# Exaggerate

Why is “exaggerate” spelled with two g’s?

How should I write the above sentence?:

-Why is “exaggerate” spelled with two g’s?

-Why is “exaggerate” spelled with two “g”'s?

or

-Why is “exaggerate” spelled with two "g"s?

Ahhhhhhhhhhhhhh!

I spelled it wrong today in my adult class today and a student corrected me. I told him that he was wrong and we looked it up in the dictionary. How embarassing.

I just figured it out. With two g’s, the it’s a short “a”. With one it’s a long “a”. The pronunciation of “exa” overrides the “g” factor and to keep the original “exa” pronunciation, you need two g’s.

Or something like that.

Today wasn’t a good day. I argued with my boss about what he wants to pay me to do some 4-hour/day OT class.

Ahhhhhhhhhh!

And that’s not all - ‘embarrassing’ is spelled with two r-s.

Two arses I thought that was.

You see. I’m just going downhill. Or is it down hill.

Calgon! Take me away!

[quote=“j99l88e77”]Why is “exaggerate” spelled with two g’s?

How should I write the above sentence?:

-Why is “exaggerate” spelled with two g’s?

-Why is “exaggerate” spelled with two “g”'s?

or

-Why is “exaggerate” spelled with two "g"s?

Ahhhhhhhhhhhhhh!

I spelled it wrong today in my adult class today and a student corrected me. I told him that he was wrong and we looked it up in the dictionary. How embarassing. [/quote]

Well, it’s probably spelled that way because it’s derived from a Latin word that was spelled that way, which in turn was derived from another Latin word that was spelled that way (aggerare, “to heap up,” which is the same root as in aggregate, per the OED). “Exaggerate” came to English via French, which is why it has the soft g instead of the hard g, and French does now spell it with one g, but in medieval Fr. it had both. Personally I’d think that both gs are necessary for the pronunciation, as the consonant sound is pretty long – sounds like “exaj jer ate” instead of “exa jer ate” but that could be just because I’m thinking about it right now.

Web sources (Brian Forte, dictionary.com) seem to indicate that the plural of single letters is formed by taking the apostrophe – g’s – but this is one of those cases where I’ll insist the entire rest of the world is wrong, because it just plain looks like a possessive to me. Write Gs on my tombstone, there’s no justification for the apostrophe.

I just have to face it. I made a boo boo. Like when you spell “afraid” “affraid”. Ahhhhhhhhhhhhh!

[quote=“yisha’ou”][quote=“j99l88e77”]Why is “exaggerate” spelled with two g’s?

How should I write the above sentence?:

-Why is “exaggerate” spelled with two g’s?

-Why is “exaggerate” spelled with two “g”'s?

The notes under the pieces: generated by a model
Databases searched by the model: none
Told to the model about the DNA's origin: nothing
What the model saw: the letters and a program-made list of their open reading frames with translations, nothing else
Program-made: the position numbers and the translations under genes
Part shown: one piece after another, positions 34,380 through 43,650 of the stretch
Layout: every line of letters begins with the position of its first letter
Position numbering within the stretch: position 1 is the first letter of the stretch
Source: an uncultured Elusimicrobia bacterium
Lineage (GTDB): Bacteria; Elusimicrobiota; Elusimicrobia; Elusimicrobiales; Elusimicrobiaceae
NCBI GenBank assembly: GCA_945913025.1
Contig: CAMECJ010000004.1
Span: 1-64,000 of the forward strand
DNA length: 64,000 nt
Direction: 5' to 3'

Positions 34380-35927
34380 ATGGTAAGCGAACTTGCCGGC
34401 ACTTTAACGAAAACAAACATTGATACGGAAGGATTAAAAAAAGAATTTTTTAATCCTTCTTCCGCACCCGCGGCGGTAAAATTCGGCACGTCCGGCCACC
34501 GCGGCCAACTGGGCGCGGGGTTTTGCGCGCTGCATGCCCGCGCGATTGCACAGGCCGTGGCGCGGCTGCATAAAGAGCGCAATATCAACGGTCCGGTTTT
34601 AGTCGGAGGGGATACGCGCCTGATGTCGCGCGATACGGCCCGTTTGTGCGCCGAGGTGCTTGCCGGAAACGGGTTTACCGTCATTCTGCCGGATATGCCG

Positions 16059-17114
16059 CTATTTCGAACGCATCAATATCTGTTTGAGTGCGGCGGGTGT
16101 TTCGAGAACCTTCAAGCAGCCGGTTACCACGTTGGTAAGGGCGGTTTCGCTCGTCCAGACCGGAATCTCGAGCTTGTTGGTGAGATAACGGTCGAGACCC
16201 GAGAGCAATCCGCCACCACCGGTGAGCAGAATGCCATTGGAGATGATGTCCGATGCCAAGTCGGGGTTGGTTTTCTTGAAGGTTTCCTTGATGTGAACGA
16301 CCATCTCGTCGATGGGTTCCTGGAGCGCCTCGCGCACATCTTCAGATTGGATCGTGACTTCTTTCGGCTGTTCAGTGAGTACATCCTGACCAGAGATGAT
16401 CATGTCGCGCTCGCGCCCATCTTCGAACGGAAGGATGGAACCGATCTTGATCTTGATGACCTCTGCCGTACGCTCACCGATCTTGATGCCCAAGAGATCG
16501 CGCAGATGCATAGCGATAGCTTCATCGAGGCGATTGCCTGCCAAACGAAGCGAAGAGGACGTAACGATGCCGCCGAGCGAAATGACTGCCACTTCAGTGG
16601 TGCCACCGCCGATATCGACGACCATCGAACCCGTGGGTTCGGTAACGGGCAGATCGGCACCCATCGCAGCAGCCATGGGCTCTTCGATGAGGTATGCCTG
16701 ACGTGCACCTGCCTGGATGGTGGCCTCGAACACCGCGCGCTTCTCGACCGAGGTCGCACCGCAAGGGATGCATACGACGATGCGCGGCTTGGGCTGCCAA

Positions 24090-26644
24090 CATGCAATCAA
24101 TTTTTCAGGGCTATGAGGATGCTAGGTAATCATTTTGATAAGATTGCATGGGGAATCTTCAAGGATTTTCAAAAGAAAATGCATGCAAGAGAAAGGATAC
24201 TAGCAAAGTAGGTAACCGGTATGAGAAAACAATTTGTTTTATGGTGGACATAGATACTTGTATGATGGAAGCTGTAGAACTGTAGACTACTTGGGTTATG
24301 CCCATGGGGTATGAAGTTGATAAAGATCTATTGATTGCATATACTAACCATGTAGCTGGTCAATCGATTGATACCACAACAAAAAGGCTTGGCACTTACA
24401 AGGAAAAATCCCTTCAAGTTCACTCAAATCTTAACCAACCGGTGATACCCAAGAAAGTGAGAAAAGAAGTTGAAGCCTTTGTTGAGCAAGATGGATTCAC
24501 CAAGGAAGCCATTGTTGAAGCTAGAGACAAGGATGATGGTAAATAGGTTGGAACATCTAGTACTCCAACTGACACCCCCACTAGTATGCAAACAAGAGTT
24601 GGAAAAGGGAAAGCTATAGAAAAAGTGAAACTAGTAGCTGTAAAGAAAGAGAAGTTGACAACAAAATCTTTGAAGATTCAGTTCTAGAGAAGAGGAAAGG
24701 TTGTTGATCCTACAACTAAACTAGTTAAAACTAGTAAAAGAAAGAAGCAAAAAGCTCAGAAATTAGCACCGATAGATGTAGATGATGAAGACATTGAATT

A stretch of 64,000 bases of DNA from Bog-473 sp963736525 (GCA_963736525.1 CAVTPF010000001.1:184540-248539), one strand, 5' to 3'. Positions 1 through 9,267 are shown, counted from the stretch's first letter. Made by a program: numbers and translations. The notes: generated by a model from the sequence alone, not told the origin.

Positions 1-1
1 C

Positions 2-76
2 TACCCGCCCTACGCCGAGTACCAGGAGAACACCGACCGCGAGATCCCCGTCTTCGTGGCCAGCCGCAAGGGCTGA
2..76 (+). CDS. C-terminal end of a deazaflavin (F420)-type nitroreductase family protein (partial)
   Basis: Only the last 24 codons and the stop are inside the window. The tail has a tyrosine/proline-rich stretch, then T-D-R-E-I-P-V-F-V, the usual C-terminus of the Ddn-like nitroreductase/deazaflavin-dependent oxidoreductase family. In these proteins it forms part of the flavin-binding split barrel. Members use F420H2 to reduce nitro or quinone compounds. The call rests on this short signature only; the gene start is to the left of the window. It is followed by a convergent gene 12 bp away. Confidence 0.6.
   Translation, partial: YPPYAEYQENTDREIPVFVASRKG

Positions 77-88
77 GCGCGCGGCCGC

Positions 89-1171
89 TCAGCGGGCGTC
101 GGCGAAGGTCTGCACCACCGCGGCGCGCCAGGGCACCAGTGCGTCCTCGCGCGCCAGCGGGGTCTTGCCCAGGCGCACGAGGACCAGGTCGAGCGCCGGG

or

-Why is “exaggerate” spelled with two "g"s?

Ahhhhhhhhhhhhhh!

I spelled it wrong today in my adult class today and a student corrected me. I told him that he was wrong and we looked it up in the dictionary. How embarassing. [/quote]

Well, it’s probably spelled that way because it’s derived from a Latin word that was spelled that way, which in turn was derived from another Latin word that was spelled that way (aggerare, “to heap up,” which is the same root as in aggregate, per the OED). “Exaggerate” came to English via French, which is why it has the soft g instead of the hard g, and French does now spell it with one g, but in medieval Fr. it had both. Personally I’d think that both gs are necessary for the pronunciation, as the consonant sound is pretty long – sounds like “exaj jer ate” instead of “exa jer ate” but that could be just because I’m thinking about it right now.

Web sources (Brian Forte, dictionary.com) seem to indicate that the plural of single letters is formed by taking the apostrophe – g’s – but this is one of those cases where I’ll insist the entire rest of the world is wrong, because it just plain looks like a possessive to me. Write Gs on my tombstone, there’s no justification for the apostrophe.[/quote]

:bravo: :bravo:

You talk purty.

:bravo: :bravo:

You talk purty.[/quote]

Thanks!

Speak for yourself.

Speak for yourself.[/quote]

You see. I know these things as I’m typing them, but sometimes I don’t go back and correct them. Then it comes back to haunt me.

Oh well. I got a raise today anyway. 6500 NT/month (200,000 Won). Wahoo! Think I’ll go spend it. Maybe.

How about if the apostrophe is being used to form a contraction?

Perhaps the full form should be "G"s, and the apostrophe is taking the place of the opening and closing quotes, thus g’s?

And what if you are trying to specify lowercase g’s? Lowercase gs? Looks like an abbreviation. What about As? Looks like a word. Some of the other capital letter + ‘s’ combinations look like they could belong on the periodic table of elements. Not to mention that Gs is a reserved term meaning the normal gravity of the earth.

Not that I’m passionate on the subject. Afterall,